Wednesday, February 2, 2011
Write About What You Know
That’s what I’ve always been told. Write about what you know. Sometimes it’s a mistake to ask yourself what it is that you know. What if you come to the realization that you know nothing at all? Luckily, I found that I do know a little bit about a few things. At least there are subjects about which I know enough to write an interesting blog post or two, perhaps as many as three.
Before Christmas of last year, I got the idea that maybe I could write a story. I had an idea for one that involved a man and his cat, well, kitten in this case. I know a little about cats and I’ve learned a couple of things about people, plus I have some personal experience being a person. So, I set out writing a story. I had the whole thing visualized, more or less, I just needed to make the words describe what happened and convey the message I wanted to deliver. It wasn’t nearly as easy as I thought it would be, but I managed to get it written; and it turned out just about as I had intended.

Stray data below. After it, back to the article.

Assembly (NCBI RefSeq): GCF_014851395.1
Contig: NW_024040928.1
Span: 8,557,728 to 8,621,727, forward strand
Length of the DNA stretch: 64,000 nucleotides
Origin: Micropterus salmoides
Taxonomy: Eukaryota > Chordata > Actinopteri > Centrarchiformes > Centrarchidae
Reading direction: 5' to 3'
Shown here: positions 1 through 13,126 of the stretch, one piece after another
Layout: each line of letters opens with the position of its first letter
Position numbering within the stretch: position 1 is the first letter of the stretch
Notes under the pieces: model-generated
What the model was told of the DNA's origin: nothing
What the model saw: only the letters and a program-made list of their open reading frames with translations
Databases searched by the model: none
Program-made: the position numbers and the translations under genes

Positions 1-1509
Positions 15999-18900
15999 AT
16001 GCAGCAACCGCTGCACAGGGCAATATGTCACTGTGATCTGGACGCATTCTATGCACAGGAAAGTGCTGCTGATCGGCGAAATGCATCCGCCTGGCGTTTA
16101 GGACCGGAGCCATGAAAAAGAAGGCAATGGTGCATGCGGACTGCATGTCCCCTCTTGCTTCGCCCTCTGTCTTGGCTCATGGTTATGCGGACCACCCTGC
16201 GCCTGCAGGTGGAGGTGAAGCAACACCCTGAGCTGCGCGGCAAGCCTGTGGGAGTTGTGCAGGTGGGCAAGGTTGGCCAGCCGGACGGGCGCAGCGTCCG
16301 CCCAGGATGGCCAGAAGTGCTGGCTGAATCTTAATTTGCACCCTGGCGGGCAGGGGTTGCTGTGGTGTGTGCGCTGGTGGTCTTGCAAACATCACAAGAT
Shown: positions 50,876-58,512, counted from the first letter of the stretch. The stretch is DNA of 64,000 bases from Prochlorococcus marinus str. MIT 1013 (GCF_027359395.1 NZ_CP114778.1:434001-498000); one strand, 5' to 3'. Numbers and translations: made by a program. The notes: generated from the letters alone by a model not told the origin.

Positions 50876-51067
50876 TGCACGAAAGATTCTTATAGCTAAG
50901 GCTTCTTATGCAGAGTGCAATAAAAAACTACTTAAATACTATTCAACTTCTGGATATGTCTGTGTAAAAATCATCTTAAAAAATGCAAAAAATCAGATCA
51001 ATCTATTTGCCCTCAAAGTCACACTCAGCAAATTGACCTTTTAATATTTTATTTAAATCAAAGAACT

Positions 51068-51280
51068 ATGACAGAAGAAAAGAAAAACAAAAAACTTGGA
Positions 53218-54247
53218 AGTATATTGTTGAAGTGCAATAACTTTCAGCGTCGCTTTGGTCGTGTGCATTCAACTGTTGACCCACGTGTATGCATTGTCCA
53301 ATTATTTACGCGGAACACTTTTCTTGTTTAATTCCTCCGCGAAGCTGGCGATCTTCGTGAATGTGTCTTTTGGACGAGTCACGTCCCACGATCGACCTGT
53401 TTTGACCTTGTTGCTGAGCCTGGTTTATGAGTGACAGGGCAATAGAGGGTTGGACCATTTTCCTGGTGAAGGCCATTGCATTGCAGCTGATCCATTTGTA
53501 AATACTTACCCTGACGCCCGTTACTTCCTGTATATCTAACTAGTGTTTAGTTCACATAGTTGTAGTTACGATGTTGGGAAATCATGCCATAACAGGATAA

I had done some of that sort of writing before, many years ago; and had almost gotten to the point where I might even have gotten myself published. Unfortunately for my writing career at that time, other events occurred and I had to set it aside for a while. Everything changes as time ticks along, that’s how we tell that it has passed. I changed, editors changed, doors closed, and other doors opened. The whole nature of how we get our information changed from words printed on paper to words stored on computer hard drives and flash memory and displayed on a screen. There are still stories to be told, though, and readers desiring to be entertained and enlightened, we have simply begun to change the methods we use to communicate with each other. In some ways, it is easier to find a reader now than it has ever been. It is also easier to get a story published, and because it’s easier there are many more stories available to readers than there have ever been. Anybody can write a story and with a little computer savvy can find a place on the internet to make it available to a reader. Of course, not everyone can write a good story, but that doesn’t keep anyone from publishing their story anyway. How do you sort out the good stories from the other sort? And how can you cause a good story be found by someone who will appreciate it? I suspect it’s a bit of a treasure hunt for the reader. I know it’s a dilemma for a writer. Since I’m your typical starving artist, I get my books from the second-hand store or the thrift store. They are wonderful places to find books, but it helps if you know what you’re looking for. Ofttimes I am looking for specific titles to fill in a series that I’ve been collecting, but sometimes I discover a new author and that really is the ultimate reward for this sort of treasure hunt.